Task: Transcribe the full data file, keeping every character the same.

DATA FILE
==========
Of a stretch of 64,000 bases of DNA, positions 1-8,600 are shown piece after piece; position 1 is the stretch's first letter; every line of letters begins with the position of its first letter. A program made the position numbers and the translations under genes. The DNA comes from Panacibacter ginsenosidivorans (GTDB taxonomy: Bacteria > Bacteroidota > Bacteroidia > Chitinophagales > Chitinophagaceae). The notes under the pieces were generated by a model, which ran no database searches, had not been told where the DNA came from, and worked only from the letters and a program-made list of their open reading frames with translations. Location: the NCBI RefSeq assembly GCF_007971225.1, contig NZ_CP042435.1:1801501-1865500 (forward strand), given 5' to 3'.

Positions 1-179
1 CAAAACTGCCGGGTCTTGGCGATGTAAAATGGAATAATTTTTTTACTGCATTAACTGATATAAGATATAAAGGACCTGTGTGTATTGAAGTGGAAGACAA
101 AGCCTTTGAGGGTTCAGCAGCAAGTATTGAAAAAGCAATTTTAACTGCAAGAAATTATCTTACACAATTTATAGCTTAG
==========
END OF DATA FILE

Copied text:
Of a stretch of 64,000 bases of DNA, positions 1-8,600 are shown piece after piece; position 1 is the stretch's first letter; every line of letters begins with the position of its first letter. A program made the position numbers and the translations under genes. The DNA comes from Panacibacter ginsenosidivorans (GTDB taxonomy: Bacteria > Bacteroidota > Bacteroidia > Chitinophagales > Chitinophagaceae). The notes under the pieces were generated by a model, which ran no database searches, had not been told where the DNA came from, and worked only from the letters and a program-made list of their open reading frames with translations. Location: the NCBI RefSeq assembly GCF_007971225.1, contig NZ_CP042435.1:1801501-1865500 (forward strand), given 5' to 3'.

Positions 1-179
1 CAAAACTGCCGGGTCTTGGCGATGTAAAATGGAATAATTTTTTTACTGCATTAACTGATATAAGATATAAAGGACCTGTGTGTATTGAAGTGGAAGACAA
101 AGCCTTTGAGGGTTCAGCAGCAAGTATTGAAAAAGCAATTTTAACTGCAAGAAATTATCTTACACAATTTATAGCTTAG